going to walk on the public sidewalk and not block it. It is legal to
do so. Please join me if you wish.” My partner and I then returned to the
event-side sidewalk and began to walk peacefully arm in arm, while about 30 or
40 people walked with us in single file, not blocking access.

Then a phalanx of perhaps 40 white-shirted senior offices descended out of
seemingly nowhere and, with a megaphone (which was supposedly illegal for
citizens to use), one said: “You are unlawfully creating a disruption. You are
ordered to disperse.” I approached him peacefully, slowly, gently and
respectfully and said: “I am confused. I was told that the permit in question
allows us to walk if we don’t block pedestrian access and as you see we are
complying with the permit.”

YouTube footage of Naomi Klein being arrestedHe gave me a look of pure hate.
“Are you going to back down?” he shouted. I stood, immobilised, for a moment.
“Are you getting out of my way?” I did not even make a conscious decision not to
“fall back” – I simply couldn’t even will myself to do so, because I knew that
he was not giving a lawful order and that if I stepped aside it would be not
because of the law, which I was following, but as a capitulation to sheer force.
In that moment’s hesitation, he said, “OK,” gestured, and my partner and I were
surrounded by about 20 officers who pulled our hands behind our backs and cuffed
us with plastic handcuffs.

We were taken in a van to the seventh precinct – the scary part about that is
that the protesters and lawyers marched to the first precinct, which handles
Hudson Street, but in the van the police got the message to avoid them by
rerouting me. I understood later that the protesters were lied to about our
whereabouts, which seemed to me to be a trickle-down of the Bush-era detention
practice of unaccountable detentions.

The officers who had us in custody were very courteous, and several expressed
sympathy for the movements’ aims. Nonetheless, my partner and I had our
possessions taken from us, our ID copied, and we were placed in separate cells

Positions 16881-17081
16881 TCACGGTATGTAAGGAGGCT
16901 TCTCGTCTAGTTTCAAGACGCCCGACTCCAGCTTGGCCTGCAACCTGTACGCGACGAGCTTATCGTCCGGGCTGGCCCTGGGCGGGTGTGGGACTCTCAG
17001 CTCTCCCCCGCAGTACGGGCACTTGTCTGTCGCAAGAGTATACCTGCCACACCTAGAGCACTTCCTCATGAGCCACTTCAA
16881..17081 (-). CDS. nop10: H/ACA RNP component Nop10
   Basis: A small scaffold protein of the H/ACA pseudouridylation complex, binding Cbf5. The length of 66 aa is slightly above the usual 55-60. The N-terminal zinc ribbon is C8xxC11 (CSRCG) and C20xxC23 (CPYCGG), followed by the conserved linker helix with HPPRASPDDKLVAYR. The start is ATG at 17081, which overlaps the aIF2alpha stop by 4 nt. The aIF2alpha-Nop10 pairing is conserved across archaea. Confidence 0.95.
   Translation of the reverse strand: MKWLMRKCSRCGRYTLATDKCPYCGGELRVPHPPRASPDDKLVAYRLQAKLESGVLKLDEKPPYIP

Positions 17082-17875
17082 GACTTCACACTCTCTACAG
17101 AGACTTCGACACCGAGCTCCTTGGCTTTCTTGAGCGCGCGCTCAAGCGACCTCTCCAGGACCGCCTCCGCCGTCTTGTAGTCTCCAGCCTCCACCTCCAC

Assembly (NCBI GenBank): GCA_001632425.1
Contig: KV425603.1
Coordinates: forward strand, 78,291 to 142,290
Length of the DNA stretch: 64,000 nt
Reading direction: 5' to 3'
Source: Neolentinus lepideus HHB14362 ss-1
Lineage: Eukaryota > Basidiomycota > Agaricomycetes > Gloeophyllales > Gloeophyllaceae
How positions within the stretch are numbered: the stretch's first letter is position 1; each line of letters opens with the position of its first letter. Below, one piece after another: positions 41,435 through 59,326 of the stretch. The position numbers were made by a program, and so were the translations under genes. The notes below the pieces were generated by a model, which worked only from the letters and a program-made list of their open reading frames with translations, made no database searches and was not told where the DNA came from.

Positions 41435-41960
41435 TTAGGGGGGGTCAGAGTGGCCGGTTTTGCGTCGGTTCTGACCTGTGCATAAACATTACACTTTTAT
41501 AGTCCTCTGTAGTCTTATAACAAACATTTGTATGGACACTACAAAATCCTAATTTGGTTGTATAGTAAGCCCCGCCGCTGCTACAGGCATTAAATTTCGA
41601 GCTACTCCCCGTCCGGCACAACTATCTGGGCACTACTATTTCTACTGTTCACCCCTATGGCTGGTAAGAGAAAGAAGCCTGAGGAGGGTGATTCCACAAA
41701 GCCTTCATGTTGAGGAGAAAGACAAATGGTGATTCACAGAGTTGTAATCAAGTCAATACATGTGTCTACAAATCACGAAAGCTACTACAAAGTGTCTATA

for about half an hour. It was clear that by then the police knew there was
scrutiny of this arrest so they handled us with great courtesy, but my phone was
taken and for half an hour I was in a faeces- or blood-smeared cell, thinking at
that moment the only thing that separates civil societies from barbaric states
is the rule of law – that finds the prisoner, and holds the arresting officers
and courts accountable.

Another scary outcome I discovered is that, when the protesters marched to
the first precinct, the whole of Erickson Street was cordoned off – “frozen”
they were told, “by Homeland Security”. Obviously if DHS now has powers to
simply take over a New York City street because of an arrest for peaceable
conduct by a middle-aged writer in an evening gown, we have entered a stage of
the closing of America, which is a serious departure from our days as a free
republic in which municipalities are governed by police forces.

The police are now telling my supporters that the permit in question gave the
event managers “control of the sidewalks”. I have asked to see the permit but
still haven’t been provided with it – if such a category now exists, I have
never heard of it; that, too, is a serious blow to an open civil society. What
did I take away? Just that, unfortunately, my partner and I became exhibit A in
a process that I have been warning Americans about since 2007: first they come
for the “other” – the “terrorist”, the brown person, the Muslim, the outsider;
then they come for you – while you are standing on a sidewalk in evening dress,
obeying the law.

2 responses to “Naomi Wolf: First They Come for the ‘Other’; Then They Come for You

  1. Pingback: How I Was Arrested at Occupy Wall Street | 2012: What's the 'real' truth?

  2. Pingback: The Obligation to Peacefully Disrupt – by Naomi Wolf | 2012: What's the 'real' truth?